When we think of herd immunity, we think of vaccinations. Fewer parents are vaccinating their children nowadays because of their fears about negative reactions to vaccinations (including the now-debunked theory about vaccinations causing autism). Those parents skipping vaccination point triumphantly to the fact that, despite their children’s vaccination-free status, there hasn’t been a huge upsurge in measles, mumps, rubella, polio, chickenpox, or any of the other diseases that can now be prevented with a shot or nasal mist.
What these parents fail to realize is that the diseases haven’t stopped simply because they’re rare; instead, they’re rare because other children are getting vaccinated. Because there are a sufficient number of immunized children within a given population, these former childhood scourges cannot the necessary foothold to become endemic or epidemic. It’s this perfect balance — where just enough kids are vaccinated to defeat a disease’s onslaught — that we call herd immunity. This balance is also very tenuous. If the number of vaccinated children drops below the magic herd immunity point, dangerous diseases come back in a hurry.
Accepting the unions’ premise that unionization is a good thing, one can apply the same argument. The opposite of right-to-work laws is mandatory unionization. That means that, if you want to work in a specific industry, whether as an electrician or a teacher, you must join the union. The theory behind this is that unions are so good at ensuring that workers are well treated, that all workers benefit and all workers should therefore contribute to the union. It wouldn’t be fair for some workers to pay dues, and then for all workers to benefit.
Just as with vaccinations, however, a lot of workers lately have been complaining about the side effects from the unions’ role in their industries. These side effects include economic demands so parasitical that they kill the host and the unions’ habit of going far beyond their initial mandate, so that union members find their funds supporting political ideologies that are antithetical to their own beliefs. In right-to-work states, these people are allowed to opt out.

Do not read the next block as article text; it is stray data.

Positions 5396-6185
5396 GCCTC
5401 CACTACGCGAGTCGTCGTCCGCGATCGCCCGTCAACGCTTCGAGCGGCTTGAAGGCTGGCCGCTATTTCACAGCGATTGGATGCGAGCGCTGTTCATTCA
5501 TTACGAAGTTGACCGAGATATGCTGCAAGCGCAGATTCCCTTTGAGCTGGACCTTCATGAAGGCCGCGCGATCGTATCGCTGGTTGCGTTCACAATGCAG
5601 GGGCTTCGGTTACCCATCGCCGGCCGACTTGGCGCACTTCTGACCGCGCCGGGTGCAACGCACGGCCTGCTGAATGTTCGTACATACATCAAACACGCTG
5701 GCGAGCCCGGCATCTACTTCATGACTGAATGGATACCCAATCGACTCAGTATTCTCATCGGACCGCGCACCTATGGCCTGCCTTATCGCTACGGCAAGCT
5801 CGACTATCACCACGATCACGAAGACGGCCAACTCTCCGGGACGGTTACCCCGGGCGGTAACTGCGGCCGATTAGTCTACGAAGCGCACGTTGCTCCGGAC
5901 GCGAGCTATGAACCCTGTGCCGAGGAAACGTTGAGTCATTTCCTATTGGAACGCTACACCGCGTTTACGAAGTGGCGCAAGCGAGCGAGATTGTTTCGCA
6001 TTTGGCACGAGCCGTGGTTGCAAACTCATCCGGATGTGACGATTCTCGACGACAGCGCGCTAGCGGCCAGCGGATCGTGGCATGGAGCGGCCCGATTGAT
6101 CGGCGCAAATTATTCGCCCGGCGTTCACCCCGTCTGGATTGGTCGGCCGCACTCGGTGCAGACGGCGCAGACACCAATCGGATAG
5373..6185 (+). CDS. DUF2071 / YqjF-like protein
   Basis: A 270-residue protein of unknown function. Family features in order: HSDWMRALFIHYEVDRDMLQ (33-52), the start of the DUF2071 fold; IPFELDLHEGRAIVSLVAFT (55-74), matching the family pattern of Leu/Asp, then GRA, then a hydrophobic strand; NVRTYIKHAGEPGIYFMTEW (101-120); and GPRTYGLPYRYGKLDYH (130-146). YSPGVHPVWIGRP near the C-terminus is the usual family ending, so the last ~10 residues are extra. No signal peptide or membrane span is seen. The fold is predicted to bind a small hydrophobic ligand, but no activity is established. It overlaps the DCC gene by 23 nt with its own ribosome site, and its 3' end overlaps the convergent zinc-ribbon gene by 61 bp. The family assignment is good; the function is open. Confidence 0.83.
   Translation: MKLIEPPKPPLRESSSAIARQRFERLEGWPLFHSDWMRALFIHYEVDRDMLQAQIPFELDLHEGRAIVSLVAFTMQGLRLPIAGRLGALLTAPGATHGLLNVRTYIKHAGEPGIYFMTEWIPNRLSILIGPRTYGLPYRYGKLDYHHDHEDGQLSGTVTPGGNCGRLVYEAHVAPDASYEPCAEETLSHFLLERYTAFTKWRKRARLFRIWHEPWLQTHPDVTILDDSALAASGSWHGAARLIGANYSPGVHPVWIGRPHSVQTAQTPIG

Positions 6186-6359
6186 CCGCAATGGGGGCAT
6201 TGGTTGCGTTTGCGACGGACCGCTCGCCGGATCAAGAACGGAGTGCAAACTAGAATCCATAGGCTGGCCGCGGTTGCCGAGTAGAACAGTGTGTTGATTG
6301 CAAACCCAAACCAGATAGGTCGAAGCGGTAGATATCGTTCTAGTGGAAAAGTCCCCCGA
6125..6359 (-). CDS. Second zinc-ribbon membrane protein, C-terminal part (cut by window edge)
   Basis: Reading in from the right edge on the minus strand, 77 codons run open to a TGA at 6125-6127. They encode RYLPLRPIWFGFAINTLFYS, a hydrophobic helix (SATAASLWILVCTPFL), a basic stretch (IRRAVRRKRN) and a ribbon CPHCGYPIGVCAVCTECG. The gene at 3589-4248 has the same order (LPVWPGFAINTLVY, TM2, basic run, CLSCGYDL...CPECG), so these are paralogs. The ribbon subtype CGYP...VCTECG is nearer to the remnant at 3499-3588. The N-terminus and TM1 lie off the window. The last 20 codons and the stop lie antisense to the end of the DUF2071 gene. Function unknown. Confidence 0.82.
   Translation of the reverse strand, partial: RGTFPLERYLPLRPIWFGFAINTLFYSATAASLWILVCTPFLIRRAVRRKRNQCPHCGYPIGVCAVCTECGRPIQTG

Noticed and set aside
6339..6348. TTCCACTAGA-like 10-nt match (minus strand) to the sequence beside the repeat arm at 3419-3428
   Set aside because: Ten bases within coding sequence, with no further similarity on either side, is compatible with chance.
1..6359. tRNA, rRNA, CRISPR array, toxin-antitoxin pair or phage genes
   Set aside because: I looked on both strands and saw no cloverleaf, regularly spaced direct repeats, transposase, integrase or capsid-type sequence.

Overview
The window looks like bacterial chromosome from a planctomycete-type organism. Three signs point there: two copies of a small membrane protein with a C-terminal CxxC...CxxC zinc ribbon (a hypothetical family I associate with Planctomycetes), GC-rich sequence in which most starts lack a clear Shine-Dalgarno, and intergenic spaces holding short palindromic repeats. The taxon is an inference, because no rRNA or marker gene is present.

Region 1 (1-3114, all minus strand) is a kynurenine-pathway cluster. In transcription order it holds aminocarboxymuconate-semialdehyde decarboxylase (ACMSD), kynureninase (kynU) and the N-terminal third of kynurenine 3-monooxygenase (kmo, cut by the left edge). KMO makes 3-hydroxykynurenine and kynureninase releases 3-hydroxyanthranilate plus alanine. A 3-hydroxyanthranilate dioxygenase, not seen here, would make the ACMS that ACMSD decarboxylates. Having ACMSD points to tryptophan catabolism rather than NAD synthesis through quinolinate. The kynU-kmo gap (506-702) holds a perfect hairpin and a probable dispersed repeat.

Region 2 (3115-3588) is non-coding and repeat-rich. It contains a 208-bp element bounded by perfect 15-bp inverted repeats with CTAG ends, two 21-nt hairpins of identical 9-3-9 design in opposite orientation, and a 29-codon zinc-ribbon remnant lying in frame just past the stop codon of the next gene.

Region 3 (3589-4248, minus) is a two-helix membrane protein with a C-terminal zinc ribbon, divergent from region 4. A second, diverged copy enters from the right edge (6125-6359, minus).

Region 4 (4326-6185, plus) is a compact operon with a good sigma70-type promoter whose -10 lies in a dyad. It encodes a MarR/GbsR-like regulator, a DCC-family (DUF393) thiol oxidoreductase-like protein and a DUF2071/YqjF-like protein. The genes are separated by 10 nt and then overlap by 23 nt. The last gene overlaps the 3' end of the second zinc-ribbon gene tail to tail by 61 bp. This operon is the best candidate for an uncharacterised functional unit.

The union screeches are because they believe that it is unfair for non-union members, in effect, to benefit from herd immunity. They don’t have to suffer from the downside of unionization (i.e., paying dues), but they get the upside benefits (i.e., better employment conditions).
The thing is that unions are not vaccinations and working conditions are not diseases that can become epidemic or even pandemic. Instead, there is a marketplace balance: if too many people don’t join the union, breaking part the herd immunity, the marketplace will shift. In that case, rather than inevitably getting worse as happens when a toxic disease breaks out, things might actually get better or they might get worse, or they might just get different.
Tradeoffs are not the same as a polio pandemic. As Charles Krauthammer points out, union states have higher wages and lower employment; right-to-work states have lower wages and higher employment. In other words, both systems have benefits and both have failings. The employees ought to be able to determine which system they prefer at a given workplace.
Having the government impose mandatory union membership perverts the marketplace and prevents workers from making choices about the system that works best for them. Certainly, given union threats and hysteria, one suspects that the unions are worried that they won’t be able to compete in a free market. With increasing worker mobility and communication skills, we don’t have the stagnant local employment market that allowed 19th and early 20th century employers to abuse a trapped labor market.Email This Post To A Friend
9 Responses to “The herd immunity theory of unions”
Leave a Reply
You must be logged in to post a comment.